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How Alaska may profit from Japan's nuclear divestment

Alaska Dispatch
Aaron Jansen illustration

How will a post nuclear-energy Japan power itself? The question was explored by various news outlets this week as Japanese energy officials continue to fan out across the globe in search of natural resources to fuel one of the world’s largest economies.

In the wake of post-tsunami disaster at the Fukushima-Daichi nuclear power plants, a sobering national dialogue and public welfare concerns have led to the idling of most nuclear plants – and prompted utilities to look overseas for new sources of energy. Recently a contingent of Japanese officials came to Anchorage to discuss purchasing Alaska liquefied natural gas (LNG) for consumption in power-hungry Tokyo, one of the world’s largest cities, as well as other major industrial regions of the island nation.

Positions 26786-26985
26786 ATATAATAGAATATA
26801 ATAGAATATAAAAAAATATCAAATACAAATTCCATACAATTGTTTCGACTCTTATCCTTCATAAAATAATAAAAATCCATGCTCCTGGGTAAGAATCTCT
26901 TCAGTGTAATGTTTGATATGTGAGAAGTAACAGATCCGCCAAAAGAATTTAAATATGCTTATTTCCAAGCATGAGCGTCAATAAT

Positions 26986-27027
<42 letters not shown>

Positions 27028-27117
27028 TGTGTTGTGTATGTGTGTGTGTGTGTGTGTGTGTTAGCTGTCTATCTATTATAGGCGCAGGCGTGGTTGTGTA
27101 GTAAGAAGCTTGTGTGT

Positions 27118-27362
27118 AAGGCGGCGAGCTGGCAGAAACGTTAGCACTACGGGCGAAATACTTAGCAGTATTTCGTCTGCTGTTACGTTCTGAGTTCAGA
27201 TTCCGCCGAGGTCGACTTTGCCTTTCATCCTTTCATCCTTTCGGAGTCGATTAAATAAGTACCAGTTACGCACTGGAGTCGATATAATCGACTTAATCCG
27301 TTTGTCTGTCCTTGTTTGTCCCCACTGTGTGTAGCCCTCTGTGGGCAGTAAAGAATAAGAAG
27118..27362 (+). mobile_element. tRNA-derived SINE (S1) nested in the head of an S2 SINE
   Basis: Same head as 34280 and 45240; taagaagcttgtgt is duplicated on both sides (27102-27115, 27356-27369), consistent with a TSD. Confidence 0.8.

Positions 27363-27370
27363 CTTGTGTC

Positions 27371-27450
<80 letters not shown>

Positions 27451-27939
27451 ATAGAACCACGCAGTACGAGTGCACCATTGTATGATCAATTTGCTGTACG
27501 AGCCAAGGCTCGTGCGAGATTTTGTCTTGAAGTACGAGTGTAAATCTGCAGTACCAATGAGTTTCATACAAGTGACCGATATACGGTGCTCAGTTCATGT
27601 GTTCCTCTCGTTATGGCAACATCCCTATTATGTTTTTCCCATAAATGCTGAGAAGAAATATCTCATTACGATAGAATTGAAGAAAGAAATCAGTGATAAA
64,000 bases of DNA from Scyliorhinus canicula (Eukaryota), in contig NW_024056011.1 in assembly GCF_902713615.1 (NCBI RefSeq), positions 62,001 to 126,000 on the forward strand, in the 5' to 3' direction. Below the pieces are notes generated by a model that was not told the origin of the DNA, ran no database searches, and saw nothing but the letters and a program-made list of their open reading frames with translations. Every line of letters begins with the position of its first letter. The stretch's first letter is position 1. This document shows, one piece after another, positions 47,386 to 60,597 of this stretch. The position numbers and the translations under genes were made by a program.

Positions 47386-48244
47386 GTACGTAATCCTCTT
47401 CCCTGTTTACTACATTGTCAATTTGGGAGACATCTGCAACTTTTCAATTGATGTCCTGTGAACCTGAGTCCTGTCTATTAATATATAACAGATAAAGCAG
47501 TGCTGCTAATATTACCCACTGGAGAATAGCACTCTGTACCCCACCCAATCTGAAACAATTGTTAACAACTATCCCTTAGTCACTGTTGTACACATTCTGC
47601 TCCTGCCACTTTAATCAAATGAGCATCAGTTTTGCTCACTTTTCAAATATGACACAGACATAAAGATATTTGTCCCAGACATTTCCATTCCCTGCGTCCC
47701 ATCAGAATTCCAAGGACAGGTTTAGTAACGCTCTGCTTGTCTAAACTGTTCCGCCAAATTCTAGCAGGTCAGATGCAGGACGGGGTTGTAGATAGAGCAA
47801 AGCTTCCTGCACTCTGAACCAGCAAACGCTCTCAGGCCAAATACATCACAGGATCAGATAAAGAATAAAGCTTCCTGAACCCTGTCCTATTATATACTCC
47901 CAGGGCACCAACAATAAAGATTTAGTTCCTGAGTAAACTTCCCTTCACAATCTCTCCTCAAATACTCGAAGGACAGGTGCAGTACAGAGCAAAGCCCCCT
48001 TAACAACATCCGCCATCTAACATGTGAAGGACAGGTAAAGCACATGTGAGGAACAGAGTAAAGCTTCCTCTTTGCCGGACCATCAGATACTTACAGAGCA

According to the Wall Street Journal, Japan imported 15.8 million tons of LNG in January and February – or 12.6 billion cubic feet per day – up 25 percent from the year before. And the Japanese pay well, with LNG pegged to the price of expensive oil instead of cheap natural gas.

It’s noteworthy news for Alaska oil and gas wonks. Gov. Sean Parnell just announced progress in convincing the state’s major resource producers to “align” behind a plan to build a natural gas pipeline to a Southcentral Alaska tidewater port, where it could be processed, liquefied and shipped to Asia.

With Tokyo Gas and other Japanese utilities pledging to spend billions to lockup overseas natural gas resources, according to the federal coordinator for an Alaska gasline, it wouldn’t be surprising to hear more about Japanese investment in the 49th state.